- I saved the beurre blanc by storing it at room temp (covered with plastic), gently microwaving it (40 seconds at 40% power), and then vigorously whisking back in the small amount that broke. This turned out to be much easier than I thought it would be and the sauce didn't particularly suffer for it. The flavor was still excellent.
- Beurre blanc goes very well with both sauteed fish and potatoes, no big surprise there.
- Steamed potatoes are really nice. They hold their shape much better than boiled potatoes (which get all beat up while being boiled), seem more robust to overcooking, don't take much longer, and taste excellent. I am definitely going to be repeating this.
- Braised carrots: we had a leftover "french carrot" (very fat, stubby carrot) from last weekend's farmers market that I wanted to use up. I cut it into 1/2" planks; sauteed them briefly in a bit of butter; added a good pinch of sugar, salt, black pepper, and a bit of stock; covered the pan and simmered for 15-20 minutes, until the carrots were tender.
- I was initially afraid that fish + potatoes + a white sauce would lead to a dull-looking plate, but adding the carrots and sauteed greens with pimentos jazzed things up a lot.
Posted by Greg Landrum at 3:16:00 PM
Thursday, September 29, 2005
To accompany the leftover sausage and lentils from Sunday night, I did another round of sweet-sour braised cabbage and sauteed the last of the mushrooms from the risotto. I also steamed a couple artichokes (last things from last week's CSA box) and made a beurre blanc to accompany them.
I tried to make beurre blanc a while ago (more than a year, since it's not in my blog archives), but I winged the recipe and, surprise surprise, it didn't emulsify. This time I used the recipe from Techniques and it worked just fine. It's obvious to me why this sauce is a classic: it's wonderful. Paired with very flavorful artichokes it was even more wonderful.
For the hell of it, here's the recipe. This makes 2-3 dinner-sized portions or enough for 4 artichokes, we have leftovers that I'm going to try and salvage tonight.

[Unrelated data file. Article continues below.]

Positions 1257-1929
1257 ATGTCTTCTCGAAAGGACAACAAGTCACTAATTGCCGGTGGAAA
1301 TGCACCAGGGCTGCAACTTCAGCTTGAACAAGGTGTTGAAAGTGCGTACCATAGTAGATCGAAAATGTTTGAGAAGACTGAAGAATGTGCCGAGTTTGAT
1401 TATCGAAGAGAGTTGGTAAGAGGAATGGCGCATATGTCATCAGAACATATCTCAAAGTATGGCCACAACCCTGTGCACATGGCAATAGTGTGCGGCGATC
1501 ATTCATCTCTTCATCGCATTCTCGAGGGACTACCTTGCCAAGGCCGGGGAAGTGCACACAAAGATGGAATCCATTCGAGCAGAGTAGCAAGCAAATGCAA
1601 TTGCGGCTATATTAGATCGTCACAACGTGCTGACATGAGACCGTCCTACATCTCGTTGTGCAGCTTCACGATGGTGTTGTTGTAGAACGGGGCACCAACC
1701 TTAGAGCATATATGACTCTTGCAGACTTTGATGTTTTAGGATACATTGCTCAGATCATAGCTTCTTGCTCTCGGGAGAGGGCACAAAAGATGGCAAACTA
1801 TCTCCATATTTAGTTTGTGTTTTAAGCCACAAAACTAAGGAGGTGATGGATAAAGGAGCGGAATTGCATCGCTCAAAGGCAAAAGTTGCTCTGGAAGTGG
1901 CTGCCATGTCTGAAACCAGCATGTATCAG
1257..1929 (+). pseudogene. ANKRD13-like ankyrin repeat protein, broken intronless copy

1 shallot, very thinly sliced
1/3 cup water
2 Tbs white wine vinegar
a pinch of freshly fine ground white pepper
a good pinch of salt
1 Tbs heavy cream
6 oz good unsalted butter (I used Plugra), cut into 12 pieces
Put all the ingredients except the cream and butter in a small stainless steel pan and bring to a boil. Reduce the heat to a low simmer and cook for 25 minutes, adding more water if it starts to look dry.
Strain the sauce into a cup, pressing everything out of the shallots, wipe out the cooking pan, and pour the liquid back into the pan.
If you have more than about 3 tablespoons of liquid left: add the cream and a couple pieces of butter, raise the heat to high, and boil for a bit to drive off some liquid. Allow the pan to cool for a few minutes.
Otherwise: add the cream.
Put the pan, which should be lukewarm, back over very low heat and whisk in the butter one piece at a time. Whisk thoroughly! Whisk until your arm hurts!
Stop adding butter when you're happy with the consistency of the sauce. If you need to add more than 6 oz, go for it!
Taste and adjust salt.
Serve the sauce immediately or let it stand in a warm place (near the stove, perhaps) until ready to serve. It'll hold as long as it doesn't get too hot or cool enough for the butter to start to set.
Posted by Greg Landrum at 3:20:00 PM
Wednesday, September 28, 2005
Last night's trial started with this recipe, which can be found in English in a somewhat elaborated form here.
This is getting closer to my hazy memory of what a Reisfladen is supposed to be.
There are still some problems with the recipe though:
- The baking temperature (425) is too high; this doesn't allow the filling to cook fully before the crust starts to get overly browned.
- The crust, as I made it last night, is too thick.
- The crust could be a bit richer, I think it wants a bit more butter added to it.
Posted by Greg Landrum at 3:50:00 PM